The Catholic News Service classification is L — limited adult audience, films whose problematic content many adults would find troubling. The Motion Picture Association of America rating is R — restricted. Under 17 requires accompanying parent or adult guardian.

Frequently bloody action flick in which North Korean terrorists (led by Rick Yune) seize the White House and take the president (Aaron Eckhart) and other high officials hostage. But they fail to reckon on the fighting skills of a Secret Service agent (Gerard Butler) whose temporary desk job in the Treasury Department saves him from being mowed down in the initial attack — or on the statesmanship of the speaker of the House (Morgan Freeman), who takes the nation’s helm as acting chief executive. Slaughter is interspersed with demonstrations of American ingenuity and moral superiority in director Antoine Fuqua’s shallow fightfest. Gory scenes of combat, murder and torture, several uses of profanity, much rough and crude language.

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“Dead Man Down” (FilmDistrict)

The Catholic News Service classification is O — morally offensive. The Motion Picture Association of America rating is R — restricted. Under 17 requires accompanying parent or adult guardian.

Seeking revenge for the gangland killing that claimed his family, a brooding lug (Colin Farrell) lures the underworld kingpin responsible (Terrence Howard) into a trap by serving him as a loyal assassin, thereby gaining the gangster’s confidence. Along the way, the victim-turned-hired-gun falls for his neighbor (Noomi Rapace) who’s out for payback of her own via blackmail. The labyrinthine — and bloodthirsty — game of cat and mouse that ensues, under Niels Arden Oplev’s direction, is further warped by skewed moral values.
A benign view of revenge, pervasive gory violence, including gunplay and torture, a nongraphic bedroom scene with brief rear nudity, relentless profane and rough language.

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“The Incredible Burt Wonderstone” (Warner Bros.)

The Catholic News Service classification is L — limited adult audience, films whose problematic content many adults would find troubling. The Motion Picture Association of America rating is PG-13 — parents strongly cautioned. Some material may be inappropriate for children under 13.

By turns charming and repellent, this comedy charts the rise and fall of a pair of superstar magicians (Steve Carell and Steve Buscemi) on the Las Vegas Strip. Competition arises from an outrageous street performer (Jim Carrey), who steals away the superstars’ assistant (Olivia Wilde) and threatens their Sin City supremacy.
As directed by Don Scardino, the film seeks its laughs the conventional Hollywood way, via sexual innuendo or nauseating sight gags. Such sleaze — together with a morally flawed conclusion — obscures interesting commentaries on the wickedness of narcissism and a fallen idol’s potential path to redemption.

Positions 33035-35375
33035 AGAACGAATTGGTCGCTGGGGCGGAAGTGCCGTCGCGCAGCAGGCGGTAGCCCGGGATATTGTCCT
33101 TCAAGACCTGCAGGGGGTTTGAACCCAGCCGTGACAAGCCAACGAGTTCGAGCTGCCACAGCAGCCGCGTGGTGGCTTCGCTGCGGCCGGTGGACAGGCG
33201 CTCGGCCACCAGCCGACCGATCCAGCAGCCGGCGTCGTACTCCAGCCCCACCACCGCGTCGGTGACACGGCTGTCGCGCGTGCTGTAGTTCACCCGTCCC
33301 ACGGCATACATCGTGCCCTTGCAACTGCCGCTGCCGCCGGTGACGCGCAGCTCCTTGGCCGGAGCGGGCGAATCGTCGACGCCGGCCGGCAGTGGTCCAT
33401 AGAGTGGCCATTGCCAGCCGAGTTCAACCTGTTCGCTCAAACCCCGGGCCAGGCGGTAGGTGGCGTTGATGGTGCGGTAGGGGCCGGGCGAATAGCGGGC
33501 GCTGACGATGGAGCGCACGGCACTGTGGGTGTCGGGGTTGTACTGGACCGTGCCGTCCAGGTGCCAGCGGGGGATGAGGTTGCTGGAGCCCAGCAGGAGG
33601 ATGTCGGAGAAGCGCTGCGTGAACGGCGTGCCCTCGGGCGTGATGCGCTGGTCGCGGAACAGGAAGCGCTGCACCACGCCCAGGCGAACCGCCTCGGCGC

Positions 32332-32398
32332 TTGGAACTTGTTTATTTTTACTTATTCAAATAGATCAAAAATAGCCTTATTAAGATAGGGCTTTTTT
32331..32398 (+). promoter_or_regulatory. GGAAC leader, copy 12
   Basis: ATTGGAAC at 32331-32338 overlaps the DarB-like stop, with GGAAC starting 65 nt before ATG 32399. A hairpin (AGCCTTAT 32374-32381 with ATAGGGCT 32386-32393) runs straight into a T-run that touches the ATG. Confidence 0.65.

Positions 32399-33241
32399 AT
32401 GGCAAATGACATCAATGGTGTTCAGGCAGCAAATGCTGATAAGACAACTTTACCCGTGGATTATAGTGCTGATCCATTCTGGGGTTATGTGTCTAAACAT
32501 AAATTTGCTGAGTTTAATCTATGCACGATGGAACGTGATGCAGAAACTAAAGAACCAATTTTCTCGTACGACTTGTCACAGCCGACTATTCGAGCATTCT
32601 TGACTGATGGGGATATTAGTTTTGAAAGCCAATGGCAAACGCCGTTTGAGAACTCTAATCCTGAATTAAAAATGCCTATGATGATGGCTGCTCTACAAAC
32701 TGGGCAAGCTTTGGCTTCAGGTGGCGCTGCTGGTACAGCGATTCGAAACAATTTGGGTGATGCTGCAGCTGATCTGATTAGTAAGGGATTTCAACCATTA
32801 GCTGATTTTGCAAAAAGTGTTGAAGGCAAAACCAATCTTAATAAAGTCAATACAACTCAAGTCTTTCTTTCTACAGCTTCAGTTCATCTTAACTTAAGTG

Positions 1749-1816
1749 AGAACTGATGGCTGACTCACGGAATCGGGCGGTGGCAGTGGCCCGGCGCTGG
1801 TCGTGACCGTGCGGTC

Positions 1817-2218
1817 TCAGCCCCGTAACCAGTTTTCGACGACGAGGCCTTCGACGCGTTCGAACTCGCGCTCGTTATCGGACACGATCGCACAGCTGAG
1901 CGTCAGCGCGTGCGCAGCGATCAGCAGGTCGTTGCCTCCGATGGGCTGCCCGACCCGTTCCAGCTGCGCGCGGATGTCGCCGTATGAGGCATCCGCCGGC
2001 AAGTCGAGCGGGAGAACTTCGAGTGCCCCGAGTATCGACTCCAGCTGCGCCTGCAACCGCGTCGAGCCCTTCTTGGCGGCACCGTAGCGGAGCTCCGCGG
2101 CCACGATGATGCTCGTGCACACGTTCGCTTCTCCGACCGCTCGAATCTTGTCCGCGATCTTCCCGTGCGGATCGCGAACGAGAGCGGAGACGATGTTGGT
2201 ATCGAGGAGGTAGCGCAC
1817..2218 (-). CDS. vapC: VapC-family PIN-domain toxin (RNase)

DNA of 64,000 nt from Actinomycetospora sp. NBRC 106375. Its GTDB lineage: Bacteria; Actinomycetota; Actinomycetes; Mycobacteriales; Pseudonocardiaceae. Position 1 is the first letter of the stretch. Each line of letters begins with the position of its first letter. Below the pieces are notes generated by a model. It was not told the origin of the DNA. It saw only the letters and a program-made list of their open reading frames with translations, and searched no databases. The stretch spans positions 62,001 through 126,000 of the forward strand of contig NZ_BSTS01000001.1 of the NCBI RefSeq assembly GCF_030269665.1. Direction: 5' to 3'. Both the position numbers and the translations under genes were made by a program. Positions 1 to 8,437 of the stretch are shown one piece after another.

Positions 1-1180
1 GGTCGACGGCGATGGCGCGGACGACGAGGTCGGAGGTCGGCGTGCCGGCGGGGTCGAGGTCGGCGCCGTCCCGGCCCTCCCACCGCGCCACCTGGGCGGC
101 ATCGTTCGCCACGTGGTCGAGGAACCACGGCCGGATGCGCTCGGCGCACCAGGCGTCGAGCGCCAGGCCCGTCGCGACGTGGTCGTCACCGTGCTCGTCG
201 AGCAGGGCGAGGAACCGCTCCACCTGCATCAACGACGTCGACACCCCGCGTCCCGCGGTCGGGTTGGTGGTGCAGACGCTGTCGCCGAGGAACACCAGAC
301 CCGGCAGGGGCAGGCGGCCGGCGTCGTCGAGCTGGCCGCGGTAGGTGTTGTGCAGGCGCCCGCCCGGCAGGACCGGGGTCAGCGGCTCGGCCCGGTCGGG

A benign view of drug use and contraception, much crude humor, sexual innuendo, occasional profane and rough language.

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“Oz the Great and Powerful” (Disney)

The Catholic News Service classification is A-II — adults and adolescents. The Motion Picture Association of America rating is PG — parental guidance suggested. Some material may not be suitable for children.

Lush visuals and sly humor boost this 3-D prequel to the 1939 classic “The Wizard of Oz” — based, like its predecessor, on the writings of L. Frank Baum.
A small-time carnival magician (James Franco) finds his life transformed when a Kansas tornado transports him to the magical Land of Oz. There, he discovers that both his arrival and his eventual victory over the forces of darkness gripping the realm have been prophesied. But self-doubt — together with his initial inability to determine which of his new homeland’s three presiding witches (Mila Kunis, Rachel Weisz and Michelle Williams) embodies goodness — pose stumbling blocks on the way to his promised destiny.
Director Sam Raimi’s fantasy adventure emphasizes confidence, cooperation, the marvels of science and a generalized faith in happy endings, though his protagonist is shown praying to God in times of need.
More problematic is the fact that several plot points turn on the wizard’s womanizing. While the specifics are omitted, the subject matter is unsuitable for small moviegoers, who might also be frightened by some of the spooky creatures jumping out at them from the screen.
Mature references, perilous situations, a couple of mild oaths, potentially upsetting images.